Semantics: Returns the formula in reference X as a string. The specific syntax of this returned string is implementation-defined. This function is intended to aid debugging by simplifying display of formulas in other cells. Error results of the referred formula cell are not propagated.

See also ISFORMULA 6.13.18

6.13.13 INFO

Summary: Returns information about the environment.

Syntax: INFO( Text Category )

Returns: Any (see below)

Constraints: Category shall be valid.

Semantics: Returns information about the environment in the given category.

Evaluators shall support at least the following categories:

Table 18 - INFO

Category

Meaning

Type

"directory"

Current directory. This shall be formatted so file names can be appended to the result (e.g., on POSIX and Windows systems it shall end with the separator “/” or “\” respectively).

Text

"memavail"

Amount of memory “available”, in bytes. On many modern (virtual memory) systems this value is not really available, but a system should return 0 if it is known that there is no more memory available, and greater than 0 otherwise

Number

"memused"

Amount of memory used, in bytes, by the data

Number

"numfile"

Number of active worksheets in files

Number

"osversion"

Operating system version

Text

"origin"

The top leftmost visible cell's absolute reference prefixed with “$A:”. In locales where cells are ordered right-to-left, the top rightmost visible cell is used instead.

Text

"recalc"

Current recalculation mode. If the locale is English, this is either "Automatic" or "Manual" (the exact text depends on the locale)

Text

"release"

The version of the implementation.

Text

"system"

The type of the operating system.

Text

"totmem"

Total memory available in bytes, including the memory already used.

Number

Evaluators may support other categories.

See also CELL 6.13.3

6.13.14 ISBLANK

Summary: Return TRUE if the referenced cell is blank, else return FALSE.

Syntax: ISBLANK( Scalar X )

Returns: Logical

Constraints: None

Semantics: If X is of type Number, Text, or Logical, return FALSE. If X is a reference to a cell, examine the cell; if it is blank (has no value), return TRUE, but if it has a value, return FALSE. A cell with the empty string is not considered blank. This function does not propagate Error values.

See also ISNUMBER 6.13.22, ISTEXT 6.13.25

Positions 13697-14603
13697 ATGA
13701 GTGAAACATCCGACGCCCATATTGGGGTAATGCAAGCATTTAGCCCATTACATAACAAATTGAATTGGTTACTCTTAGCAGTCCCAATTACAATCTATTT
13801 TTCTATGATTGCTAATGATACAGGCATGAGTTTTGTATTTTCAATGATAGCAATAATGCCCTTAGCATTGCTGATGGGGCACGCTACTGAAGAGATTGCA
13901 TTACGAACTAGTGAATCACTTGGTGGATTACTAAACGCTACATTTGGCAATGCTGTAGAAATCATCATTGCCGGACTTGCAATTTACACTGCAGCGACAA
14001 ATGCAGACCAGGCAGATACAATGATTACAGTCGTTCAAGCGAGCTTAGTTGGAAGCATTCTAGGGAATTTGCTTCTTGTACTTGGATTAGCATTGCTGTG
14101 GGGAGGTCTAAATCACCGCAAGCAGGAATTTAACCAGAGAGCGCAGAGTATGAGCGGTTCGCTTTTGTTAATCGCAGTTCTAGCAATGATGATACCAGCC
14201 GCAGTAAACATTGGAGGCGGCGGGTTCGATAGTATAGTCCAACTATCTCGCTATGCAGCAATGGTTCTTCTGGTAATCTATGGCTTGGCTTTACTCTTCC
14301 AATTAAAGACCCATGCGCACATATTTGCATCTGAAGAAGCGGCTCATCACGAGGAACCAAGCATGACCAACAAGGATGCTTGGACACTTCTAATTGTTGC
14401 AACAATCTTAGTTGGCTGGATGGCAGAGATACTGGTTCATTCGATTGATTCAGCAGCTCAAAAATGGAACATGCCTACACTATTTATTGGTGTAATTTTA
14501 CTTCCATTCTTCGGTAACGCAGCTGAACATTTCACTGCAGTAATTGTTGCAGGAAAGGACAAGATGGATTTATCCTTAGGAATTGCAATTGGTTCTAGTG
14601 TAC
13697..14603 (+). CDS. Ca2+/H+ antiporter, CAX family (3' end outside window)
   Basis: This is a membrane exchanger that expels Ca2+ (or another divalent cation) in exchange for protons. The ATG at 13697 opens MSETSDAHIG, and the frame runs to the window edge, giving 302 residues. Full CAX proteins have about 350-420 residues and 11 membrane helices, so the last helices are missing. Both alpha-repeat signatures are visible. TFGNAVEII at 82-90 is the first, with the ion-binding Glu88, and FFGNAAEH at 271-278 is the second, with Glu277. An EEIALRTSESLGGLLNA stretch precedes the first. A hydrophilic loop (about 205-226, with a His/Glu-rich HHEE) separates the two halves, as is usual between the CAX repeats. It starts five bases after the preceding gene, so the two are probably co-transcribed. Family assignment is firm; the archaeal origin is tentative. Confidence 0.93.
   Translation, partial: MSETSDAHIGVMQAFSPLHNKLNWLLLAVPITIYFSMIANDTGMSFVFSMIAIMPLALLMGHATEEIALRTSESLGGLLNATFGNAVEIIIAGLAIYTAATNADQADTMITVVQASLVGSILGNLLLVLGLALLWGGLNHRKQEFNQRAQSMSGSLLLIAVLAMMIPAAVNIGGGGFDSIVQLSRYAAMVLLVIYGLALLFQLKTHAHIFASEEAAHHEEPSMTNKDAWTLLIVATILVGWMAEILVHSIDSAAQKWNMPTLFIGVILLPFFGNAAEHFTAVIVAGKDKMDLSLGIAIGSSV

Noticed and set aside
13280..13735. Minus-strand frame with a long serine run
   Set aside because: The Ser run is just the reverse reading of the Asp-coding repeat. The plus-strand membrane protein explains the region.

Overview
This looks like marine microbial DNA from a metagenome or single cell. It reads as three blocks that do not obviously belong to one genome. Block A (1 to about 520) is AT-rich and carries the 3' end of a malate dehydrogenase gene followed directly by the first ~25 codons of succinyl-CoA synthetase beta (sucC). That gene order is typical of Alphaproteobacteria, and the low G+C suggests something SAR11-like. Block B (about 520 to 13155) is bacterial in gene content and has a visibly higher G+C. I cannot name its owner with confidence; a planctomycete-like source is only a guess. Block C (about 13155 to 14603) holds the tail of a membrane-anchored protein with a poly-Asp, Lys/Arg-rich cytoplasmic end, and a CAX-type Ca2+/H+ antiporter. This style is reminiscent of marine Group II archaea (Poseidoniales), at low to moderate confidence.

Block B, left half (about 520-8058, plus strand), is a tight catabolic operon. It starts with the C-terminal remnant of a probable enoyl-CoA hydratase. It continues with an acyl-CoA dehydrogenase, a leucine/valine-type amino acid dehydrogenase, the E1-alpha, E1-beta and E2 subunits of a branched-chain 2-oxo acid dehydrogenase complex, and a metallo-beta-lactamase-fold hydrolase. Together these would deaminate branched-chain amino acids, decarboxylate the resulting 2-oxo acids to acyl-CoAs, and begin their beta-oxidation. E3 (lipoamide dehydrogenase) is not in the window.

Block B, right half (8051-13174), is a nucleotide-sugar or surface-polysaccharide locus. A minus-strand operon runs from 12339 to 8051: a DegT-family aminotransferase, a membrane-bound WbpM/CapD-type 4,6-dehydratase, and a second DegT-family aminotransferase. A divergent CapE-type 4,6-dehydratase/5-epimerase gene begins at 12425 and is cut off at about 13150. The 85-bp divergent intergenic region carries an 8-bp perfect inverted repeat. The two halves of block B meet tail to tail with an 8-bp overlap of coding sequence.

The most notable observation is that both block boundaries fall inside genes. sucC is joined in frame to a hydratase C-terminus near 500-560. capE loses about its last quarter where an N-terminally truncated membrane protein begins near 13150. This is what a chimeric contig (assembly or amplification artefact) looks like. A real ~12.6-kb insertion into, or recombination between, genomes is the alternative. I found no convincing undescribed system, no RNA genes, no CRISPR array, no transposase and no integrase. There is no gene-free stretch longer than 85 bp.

6.13.15 ISERR

Summary: Return TRUE if the parameter has type Error and is not #N/A, else return FALSE.

Syntax: ISERR( Scalar X )

Returns: Logical

Constraints: None

Semantics: If X is of type Error, and ISNA(X) is not true, returns TRUE. Otherwise it returns FALSE. Note that this function returns FALSE if given #N/A; if this is not desired, use ISERROR 6.13.16. Note that this function does not propagate Error values.

ISERR(X) is the same as:

IF(ISNA(X),FALSE(),ISERROR(X))

See also ERROR.TYPE 6.13.11, ISERROR 6.13.16, ISNA 6.13.20, ISNUMBER 6.13.22, ISTEXT 6.13.25, NA 6.13.27

6.13.16 ISERROR

Summary: Return TRUE if the parameter has type Error, else return FALSE.

Syntax: ISERROR( Scalar X )

Returns: Logical

Constraints: None

Semantics: If X is of type Error, returns TRUE, else returns FALSE. Note that this function returns TRUE if given #N/A; if this is not desired, use ISERR 6.13.15. Note that this function does not propagate Error values.

See also ERROR.TYPE 6.13.11, ISERR 6.13.15, ISNA 6.13.20, ISNUMBER 6.13.22, ISTEXT 6.13.25, NA 6.13.27

6.13.17 ISEVEN

Summary: Return TRUE if the value is even, else return FALSE.

Syntax: ISEVEN( Number X )

Returns: Logical

Constraints: None

Semantics: First, compute X1 = TRUNC(X). Then, if X1 is even (a division by 2 has a remainder of 0), return TRUE, else return FALSE. The result is implementation-defined if given a Logical value; an evaluator may return either an Error or the result of converting the Logical value to a Number (per Conversion to Number 6.3.5 ).

See also ISODD 6.13.23, TRUNC 6.17.8

6.13.18 ISFORMULA

Summary: Return TRUE if the reference refers to a formula, else return FALSE.

Syntax: ISFORMULA( Reference X )

Returns: Logical

Constraints: None

Semantics: If X refers to a cell whose value is computed by a formula, return TRUE, else return FALSE. A formula itself may compute a constant; in that case it will still return TRUE since it is still a formula. Passing a non-reference, or a reference to more than one cell, is implementation-defined. This function does not propagate Error values.

See also ISTEXT 6.13.25, ISNUMBER 6.13.22

6.13.19 ISLOGICAL

Summary: Return TRUE if the parameter has type Logical, else return FALSE.

Syntax: ISLOGICAL( Scalar X )

Returns: Logical

Constraints: None

Semantics: If X is of type Logical, returns TRUE, else FALSE. Evaluators that do not have a distinct Logical type will return the same value ISNUMBER(X) would return. This function does not propagate Error values.

See also ISTEXT 6.13.25, ISNUMBER 6.13.22

6.13.20 ISNA

Summary: Return TRUE if the parameter has type Error and is #N/A, else return FALSE.

Syntax: ISERR( Scalar X )

Returns: Logical

Constraints: None

Semantics: If X is #N/A, return TRUE, else return FALSE. Note that if X is a reference, the value being referenced is considered. This function does not propagate Error values.

See also ERROR.TYPE 6.13.11, ISERROR 6.13.16, ISERR 6.13.15, ISNUMBER 6.13.22, ISTEXT 6.13.25, NA 6.13.27

6.13.21 ISNONTEXT

Summary: Return TRUE if the parameter does not have type Text, else return FALSE.